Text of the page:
Port Cities

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Port Cities

Ports have long played a vital role in the international transport system, but have become increasingly important since the second half of the twentieth century with the rapid globalization of the world economy and expansion of world trade. The basic functions of a port are to provide a link between land and sea transport and to furnish the means by which transfers of freight and passengers between the two systems can be made efficiently. But today ports are "not just a transferring point between different modes of transport but also logistics hubs and centers in global transport chains" (Inoue 2002). High port and other transport costs can act as barriers to trade; that is, if the cost of production plus distribution (including transport costs) exceeds the income received from selling the product, trade is unlikely to occur. Until the late eighteenth century high transport costs (on land, at sea, and in port) meant that only high-value commodities such as precious metals and spices were traded internationally on a large scale. By the second half of the nineteenth century, however, increased efficiency in both land and ocean transport had led to large falls in freight rates and facilitated a major expansion of world trade and the emergence of an integrated world economy (North 1958 and McInnis 1986). Between 1870 and 1998 exports increased from 4.6 percent to 17.2 percent of world GDP (Maddison 2001, p. 363). In 2002 the world's ports handled a record 5.88 billion tons of cargo (Organization for Economic Cooperative Development 2003). The growth of international trade was, of course, due to many factors, but ports played a key role as value-adding links in the international transport system.


There is a wide diversity of port types, including specialized naval ports, entrepôt ports, coastal ports, and overseas ports, so there is a correspondingly wide variation in the relative scale of maritime and industrial activity, urban expansion, and the influence of ports on regional and national development. However, the development of most major ports has been intertwined with that of a city. To qualify as a port city "the port must become the central dynamic force and organising principle of the port city, and not remain a 'hidden function,' a mere appendage." (Reeves, Broeze, and McPherson 1989, p. 39). Thus a port city depends on the port for a large part of city employment and incomes.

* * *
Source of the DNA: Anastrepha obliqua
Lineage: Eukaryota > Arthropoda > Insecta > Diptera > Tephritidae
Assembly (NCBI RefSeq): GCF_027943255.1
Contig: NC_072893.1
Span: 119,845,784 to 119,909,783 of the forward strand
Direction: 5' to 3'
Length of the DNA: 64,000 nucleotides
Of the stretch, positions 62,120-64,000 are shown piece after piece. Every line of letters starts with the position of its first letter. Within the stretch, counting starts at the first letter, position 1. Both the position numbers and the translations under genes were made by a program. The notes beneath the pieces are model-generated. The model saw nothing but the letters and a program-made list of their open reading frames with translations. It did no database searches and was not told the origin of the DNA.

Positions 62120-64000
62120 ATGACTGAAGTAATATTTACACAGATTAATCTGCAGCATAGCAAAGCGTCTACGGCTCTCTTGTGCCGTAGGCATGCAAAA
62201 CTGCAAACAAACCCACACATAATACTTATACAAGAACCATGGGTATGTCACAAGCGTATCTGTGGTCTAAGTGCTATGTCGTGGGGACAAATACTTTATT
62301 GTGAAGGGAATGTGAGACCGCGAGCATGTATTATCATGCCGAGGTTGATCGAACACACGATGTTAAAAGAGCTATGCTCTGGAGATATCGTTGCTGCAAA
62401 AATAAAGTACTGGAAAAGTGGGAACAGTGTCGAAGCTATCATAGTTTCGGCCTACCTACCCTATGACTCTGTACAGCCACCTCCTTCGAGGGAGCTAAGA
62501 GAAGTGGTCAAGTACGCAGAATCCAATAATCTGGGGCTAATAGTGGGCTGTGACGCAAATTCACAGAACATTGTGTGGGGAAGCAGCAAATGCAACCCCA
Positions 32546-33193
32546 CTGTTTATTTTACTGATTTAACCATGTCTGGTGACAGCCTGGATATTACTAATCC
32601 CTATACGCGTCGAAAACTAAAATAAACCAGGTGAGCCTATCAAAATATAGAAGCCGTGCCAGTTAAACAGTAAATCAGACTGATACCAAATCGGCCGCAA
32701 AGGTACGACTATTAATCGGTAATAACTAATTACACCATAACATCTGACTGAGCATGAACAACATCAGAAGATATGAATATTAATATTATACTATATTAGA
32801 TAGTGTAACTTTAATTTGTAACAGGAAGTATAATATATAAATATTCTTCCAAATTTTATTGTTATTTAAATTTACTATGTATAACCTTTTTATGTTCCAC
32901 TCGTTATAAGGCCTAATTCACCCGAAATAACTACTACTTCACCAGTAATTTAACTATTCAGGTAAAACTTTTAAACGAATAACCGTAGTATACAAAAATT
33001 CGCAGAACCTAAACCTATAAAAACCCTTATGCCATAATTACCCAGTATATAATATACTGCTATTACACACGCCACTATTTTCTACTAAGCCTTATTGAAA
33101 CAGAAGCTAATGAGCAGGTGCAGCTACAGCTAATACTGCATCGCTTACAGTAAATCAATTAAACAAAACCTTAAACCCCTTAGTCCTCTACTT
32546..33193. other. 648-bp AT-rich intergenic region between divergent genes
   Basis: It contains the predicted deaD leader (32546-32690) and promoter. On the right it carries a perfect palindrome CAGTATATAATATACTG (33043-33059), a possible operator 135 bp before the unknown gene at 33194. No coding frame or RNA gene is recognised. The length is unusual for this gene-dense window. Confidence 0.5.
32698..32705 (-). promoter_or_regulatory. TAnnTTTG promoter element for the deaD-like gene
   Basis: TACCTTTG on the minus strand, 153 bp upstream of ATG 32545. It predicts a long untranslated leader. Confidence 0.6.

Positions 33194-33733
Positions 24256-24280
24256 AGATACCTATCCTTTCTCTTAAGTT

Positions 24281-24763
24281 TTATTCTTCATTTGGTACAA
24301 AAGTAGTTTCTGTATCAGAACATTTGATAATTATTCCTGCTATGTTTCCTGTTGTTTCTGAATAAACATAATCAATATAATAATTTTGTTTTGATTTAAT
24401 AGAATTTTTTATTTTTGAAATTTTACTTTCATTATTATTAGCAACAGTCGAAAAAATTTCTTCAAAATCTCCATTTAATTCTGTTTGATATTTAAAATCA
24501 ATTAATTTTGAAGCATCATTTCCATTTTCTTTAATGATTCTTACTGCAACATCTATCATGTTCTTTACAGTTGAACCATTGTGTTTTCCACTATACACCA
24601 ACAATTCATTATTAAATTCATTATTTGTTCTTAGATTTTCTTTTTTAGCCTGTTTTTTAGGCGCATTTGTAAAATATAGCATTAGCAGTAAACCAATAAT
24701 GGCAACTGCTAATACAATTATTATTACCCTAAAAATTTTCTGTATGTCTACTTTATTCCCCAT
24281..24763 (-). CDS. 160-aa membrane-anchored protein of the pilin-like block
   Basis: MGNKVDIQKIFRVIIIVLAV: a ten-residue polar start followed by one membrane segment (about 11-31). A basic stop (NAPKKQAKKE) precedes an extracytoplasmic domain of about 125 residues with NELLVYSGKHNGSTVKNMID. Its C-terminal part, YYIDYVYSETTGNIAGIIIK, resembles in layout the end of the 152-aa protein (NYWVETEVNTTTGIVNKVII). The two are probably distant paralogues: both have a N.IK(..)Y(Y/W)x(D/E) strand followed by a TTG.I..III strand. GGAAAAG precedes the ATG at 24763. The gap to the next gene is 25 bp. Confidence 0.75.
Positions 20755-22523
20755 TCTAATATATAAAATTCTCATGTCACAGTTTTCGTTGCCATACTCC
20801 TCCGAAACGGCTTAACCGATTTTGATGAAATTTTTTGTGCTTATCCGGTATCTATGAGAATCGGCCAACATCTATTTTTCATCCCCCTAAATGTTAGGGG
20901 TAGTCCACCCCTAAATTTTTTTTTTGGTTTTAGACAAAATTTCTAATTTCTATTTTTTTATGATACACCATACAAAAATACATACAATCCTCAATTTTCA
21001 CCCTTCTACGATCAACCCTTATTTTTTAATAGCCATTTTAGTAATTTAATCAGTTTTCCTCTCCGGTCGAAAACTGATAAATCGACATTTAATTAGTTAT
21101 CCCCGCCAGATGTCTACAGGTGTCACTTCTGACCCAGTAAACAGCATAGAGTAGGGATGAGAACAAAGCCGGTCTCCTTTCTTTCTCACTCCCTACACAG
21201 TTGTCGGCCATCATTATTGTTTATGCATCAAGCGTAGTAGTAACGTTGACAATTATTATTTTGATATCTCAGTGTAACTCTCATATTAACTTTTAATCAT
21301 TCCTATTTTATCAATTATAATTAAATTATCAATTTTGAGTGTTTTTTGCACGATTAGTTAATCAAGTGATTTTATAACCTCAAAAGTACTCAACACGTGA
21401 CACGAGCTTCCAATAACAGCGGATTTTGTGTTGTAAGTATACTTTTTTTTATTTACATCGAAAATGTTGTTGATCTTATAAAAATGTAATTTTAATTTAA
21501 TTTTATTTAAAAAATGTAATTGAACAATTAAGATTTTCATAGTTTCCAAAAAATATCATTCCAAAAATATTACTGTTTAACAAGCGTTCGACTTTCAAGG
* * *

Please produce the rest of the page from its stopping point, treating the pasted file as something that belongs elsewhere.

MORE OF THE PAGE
An early example of a leading European port city is Venice, which from about 1000 to 1500 played a major role in developing trade within Europe and the Mediterranean and also acted as a gateway for technology transfer from Asia and Egypt to the West (Maddison 2001, pp. 52–57). From the late seventeenth century onwards, port cities such as Amsterdam, Genoa, Gothenburg, Hamburg, Liverpool, London, Marseilles, Portsmouth, and Rotterdam were the front-runners in urban development in Europe. By the eighteenth century Western Europe was "an effectively integrated area, with port-cities functioning as key connecting links in terms both of national and international trade and of capital and labour mobility" (Lee and Lawton 2002, p. 2). The development of North and South America depended on sea transport, and led to the emergence of new port cities such as Buenos Aires, New Orleans, New York, San Francisco, Vancouver, and Veracruz. During the nineteenth century Asian ports such as Bombay, Colombo, Singapore, and Shanghai formed the hearts of cities which constituted the meeting places of European and indigenous cultures and facilitated Western economic penetration into Asia. The Australian capital city ports that were established between 1788 and 1837 similarly provided the British Empire with gateways into the vast Australian continent. Port cities accounted for about 40 percent of the world's cities, with populations of more than 100,000 in 1850, and they dominated the "European urban hierarchy" until the 1950s, when they were finally overtaken by industrial cities (Lee and Lawton 2002, p. 3).

The fluctuating nature of cargo flows meant that the cheapest way to meet the varying demand for port labor was to maintain a large casual labor force. The need for large amounts of unskilled labor meant that port cities acted as magnets for migrants, one outcome of which was residential segregation based on ethnic group and socioeconomic status. Apart from direct employment in trade and shipping, ports were centers for many related industries such as fish processing, flour milling, soap making, sugar refining, and, from the twentieth century, oil refining. The political structure of port cities was usually dominated by mercantile and shipping interests who, through their trading activities, had amassed wealth and prestige. Port cities typically enjoyed a cosmopolitan atmosphere as they were places in which "races, cultures, and ideas as well as goods from a variety of places jostle, mix, and enrich each other and the life of the city" (Murphey 1989, p. 225).


Since the nineteenth century the world's ports and their cities have been forced to adjust to major changes in trade, shipping, and cargo-handling technology. In the nineteenth century they needed to adapt to the development of large iron ships and the replacement of sail by steam as a source of propulsion; in the first half of the twentieth century, the ports were required to provide bulk handling systems for liquid and dry cargoes; and, after World War II, they had to make available deep water for huge bulk carriers and space for technological innovations such as containerization. Following the introduction in 1966 of the world's first fully integrated container service into the North Atlantic trade by Sea-Land Service Inc., the handling of general cargo was rapidly transformed from a manual activity, requiring a large labor force, to a capital intensive one, requiring minimal "muscle power" (Broeze 2002).